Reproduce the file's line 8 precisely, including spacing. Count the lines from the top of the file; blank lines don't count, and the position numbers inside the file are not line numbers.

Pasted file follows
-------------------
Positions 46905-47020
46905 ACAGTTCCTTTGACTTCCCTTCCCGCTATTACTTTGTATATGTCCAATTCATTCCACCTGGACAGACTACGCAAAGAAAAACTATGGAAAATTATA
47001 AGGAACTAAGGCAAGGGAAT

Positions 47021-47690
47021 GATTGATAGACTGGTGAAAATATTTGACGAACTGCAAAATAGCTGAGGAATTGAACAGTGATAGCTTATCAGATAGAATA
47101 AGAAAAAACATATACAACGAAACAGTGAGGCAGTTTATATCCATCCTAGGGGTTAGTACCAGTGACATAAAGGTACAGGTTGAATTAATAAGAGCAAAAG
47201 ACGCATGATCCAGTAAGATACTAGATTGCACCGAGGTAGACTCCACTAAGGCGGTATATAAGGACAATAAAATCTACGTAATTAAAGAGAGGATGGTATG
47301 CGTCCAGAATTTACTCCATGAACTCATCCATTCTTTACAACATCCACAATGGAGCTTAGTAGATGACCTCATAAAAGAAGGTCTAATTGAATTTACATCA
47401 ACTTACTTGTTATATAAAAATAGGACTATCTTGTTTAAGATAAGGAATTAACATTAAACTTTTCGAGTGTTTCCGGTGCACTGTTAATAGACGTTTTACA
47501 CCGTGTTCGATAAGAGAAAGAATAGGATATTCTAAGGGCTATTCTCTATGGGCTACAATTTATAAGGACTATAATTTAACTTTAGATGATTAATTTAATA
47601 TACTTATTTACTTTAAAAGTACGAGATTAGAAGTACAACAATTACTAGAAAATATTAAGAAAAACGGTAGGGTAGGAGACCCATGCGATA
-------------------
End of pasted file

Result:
47301 CGTCCAGAATTTACTCCATGAACTCATCCATTCTTTACAACATCCACAATGGAGCTTAGTAGATGACCTCATAAAAGAAGGTCTAATTGAATTTACATCA